Best Apps/Services of 2013
Jamie Todd Rubin has two posts addressing this topic, 12 of the Most Useful Apps and Services for 2013, and 4 Additional Apps and Services That Work So Well They Are Virtually Invisible. He does cover some that we talk about a lot (he is an Evernote Ambassador, after all), and some of the ones he talks about are not free, but still both posts have a lot of useful information. Addictive Tips does a weekly post called The Week’s Best Apps and Tips. This one includes links to the 2013 Best App Roundups, including 150 Best Windows Software of 2013, 172 Best Android Apps of 2013, 100 Best iOS Apps of 2013, and 40 Best Windows Phone Apps of 2014. Separately they published 55 Best Mac OS X Apps of 2013.
Android Apps Free Download: Top 4 Calendar and Organizer Apps for Your Smartphone has brief reviews of Calendar, Jorte Calendar and Organizer, DigiCal Calendar and Widgets, and Cal.
LifeHacker has an excellent article on using e-readers for college work – A Student’s Guide to Using the Kindle for Research. I especially like that they cover highlighting and creating flashcards (not available on all ebooks). My Nook HD has similar features. One caveat is that a lot of textbooks have color illustrations and the cheaper Kindles, Nooks, etc. won’t work well for these.
Another good post from Jamie Todd Rubin from his Going Paperless web site on search syntax in Evernote. The thing that excited me most was actually a minor point in the post, but which I will find very useful – Evernote supports using quote marks to search a phrase. A short article in Gizmodo Australia covers a lot of information regardless of length. Livescribe Lets You Capture Your Penstrokes into OneNote Now discusses a third party app called Outline lets you save notes taken with the Livescribe digital pen into OneNote. It already supports Evernote. Also discusses the lack of Livescribe support for Android, and it is hoped this will be remedied by the end of the year.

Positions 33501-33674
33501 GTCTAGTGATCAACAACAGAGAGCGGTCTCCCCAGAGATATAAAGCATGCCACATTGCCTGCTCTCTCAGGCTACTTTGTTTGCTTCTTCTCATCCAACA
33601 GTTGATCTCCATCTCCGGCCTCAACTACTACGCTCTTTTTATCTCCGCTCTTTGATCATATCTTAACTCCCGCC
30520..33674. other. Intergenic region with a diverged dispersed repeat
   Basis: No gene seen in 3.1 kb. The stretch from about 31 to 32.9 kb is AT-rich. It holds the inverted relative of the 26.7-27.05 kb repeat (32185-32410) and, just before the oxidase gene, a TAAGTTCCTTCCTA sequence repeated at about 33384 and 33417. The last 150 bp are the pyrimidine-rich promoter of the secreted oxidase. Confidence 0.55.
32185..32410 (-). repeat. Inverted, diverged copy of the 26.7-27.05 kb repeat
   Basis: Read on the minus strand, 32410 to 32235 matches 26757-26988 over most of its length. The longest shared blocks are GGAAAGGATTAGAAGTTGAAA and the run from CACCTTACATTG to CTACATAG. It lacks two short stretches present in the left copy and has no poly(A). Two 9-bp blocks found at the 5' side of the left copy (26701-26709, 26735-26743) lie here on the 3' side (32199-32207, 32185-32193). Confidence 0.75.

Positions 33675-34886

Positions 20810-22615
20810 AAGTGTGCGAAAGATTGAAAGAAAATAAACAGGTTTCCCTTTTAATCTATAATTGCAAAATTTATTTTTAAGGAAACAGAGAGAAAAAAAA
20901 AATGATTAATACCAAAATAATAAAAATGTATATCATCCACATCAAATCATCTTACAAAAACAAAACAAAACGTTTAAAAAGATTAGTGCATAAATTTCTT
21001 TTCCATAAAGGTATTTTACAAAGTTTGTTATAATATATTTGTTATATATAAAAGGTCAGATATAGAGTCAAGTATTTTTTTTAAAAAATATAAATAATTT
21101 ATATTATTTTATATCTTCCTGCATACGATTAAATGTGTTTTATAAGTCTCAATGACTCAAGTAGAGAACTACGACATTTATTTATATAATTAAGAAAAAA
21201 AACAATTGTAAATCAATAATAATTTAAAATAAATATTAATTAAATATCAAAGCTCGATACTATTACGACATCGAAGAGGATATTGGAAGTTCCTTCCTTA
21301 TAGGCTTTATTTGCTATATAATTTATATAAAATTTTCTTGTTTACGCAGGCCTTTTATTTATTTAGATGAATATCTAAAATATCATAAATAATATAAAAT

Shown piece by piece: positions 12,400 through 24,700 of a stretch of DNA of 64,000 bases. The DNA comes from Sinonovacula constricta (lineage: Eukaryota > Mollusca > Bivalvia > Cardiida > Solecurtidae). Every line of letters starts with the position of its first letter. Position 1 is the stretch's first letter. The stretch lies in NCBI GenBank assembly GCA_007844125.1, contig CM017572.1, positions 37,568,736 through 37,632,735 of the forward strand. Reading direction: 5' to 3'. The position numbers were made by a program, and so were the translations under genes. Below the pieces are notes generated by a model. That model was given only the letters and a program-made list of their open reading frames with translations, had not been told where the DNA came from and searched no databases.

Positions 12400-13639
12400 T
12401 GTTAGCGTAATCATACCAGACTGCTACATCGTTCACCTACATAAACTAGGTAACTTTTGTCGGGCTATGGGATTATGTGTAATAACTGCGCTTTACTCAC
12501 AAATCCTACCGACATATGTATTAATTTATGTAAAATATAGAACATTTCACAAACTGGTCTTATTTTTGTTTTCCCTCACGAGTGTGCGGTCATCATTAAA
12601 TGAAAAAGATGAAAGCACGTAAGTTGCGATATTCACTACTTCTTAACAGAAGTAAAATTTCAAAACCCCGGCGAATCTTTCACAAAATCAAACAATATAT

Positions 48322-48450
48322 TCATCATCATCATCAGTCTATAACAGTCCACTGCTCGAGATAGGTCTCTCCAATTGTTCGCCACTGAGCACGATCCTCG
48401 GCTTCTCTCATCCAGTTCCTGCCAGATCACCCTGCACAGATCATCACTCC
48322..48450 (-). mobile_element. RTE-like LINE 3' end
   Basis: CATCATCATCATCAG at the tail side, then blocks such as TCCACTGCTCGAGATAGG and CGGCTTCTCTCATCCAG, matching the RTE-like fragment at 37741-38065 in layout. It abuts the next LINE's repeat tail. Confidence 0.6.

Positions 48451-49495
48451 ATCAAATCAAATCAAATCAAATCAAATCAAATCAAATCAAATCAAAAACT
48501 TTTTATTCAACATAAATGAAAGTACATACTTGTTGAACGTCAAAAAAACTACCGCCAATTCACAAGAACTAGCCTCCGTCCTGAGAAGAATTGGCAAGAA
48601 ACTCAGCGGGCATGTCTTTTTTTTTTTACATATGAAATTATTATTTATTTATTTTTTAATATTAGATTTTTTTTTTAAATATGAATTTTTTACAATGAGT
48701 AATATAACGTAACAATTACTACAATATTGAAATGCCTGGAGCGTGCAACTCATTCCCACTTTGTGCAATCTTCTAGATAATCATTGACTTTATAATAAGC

5 Organizational Tips for the New Year is a nice Gradhacker post about various ideas and tools to get organized. It is the first article that I remember seeing about using Trello, a project management tool, for academic work.
I don’t use Gmail myself, as I use the email client my place of work supports (which I dislike more and more every day), but this article Don’t Drown in Email! How to Use Gmail More Efficiently may be of great use for those of you who do use it.
Android Apps: The Best to Boost Productivity – these kind of articles are very frequent and I don’t often mention them, but this is an exception in that it is (a) about Android apps, and (b) mentions some kinds of apps not usual in such articles, such as FolderSync to backup files to the cloud automatically.
Yes, I know, you are sick of articles about New Year’s resolutions, but this one from GradHacker is unusually sane – including the advice that above all, don’t feel guilty about failing to keep a resolution, as that isn’t productive.
I’m absolutely thrilled with the idea of apps that use your smartphone or tablet camera as a document scanner. This has been around for a year or two. Addictive Tips covers a new one for Android that scans and allows you to mark up a document, including adding a signature.
There’s something in human nature such that sometimes one just needs to gripe. Stephen Shankland does it well in Nine Tech Torments I’d like to See Fixed in 2014. What are your pet peeves about the tech world?
Video Chat Software
ProfHacker has a post called What Is Your Favorite Multi-Person Video Chat Client? which provides a nice roundup of multiple person chat programs that academics are using. Includes whether the client is fee or free, and operating system if applicable.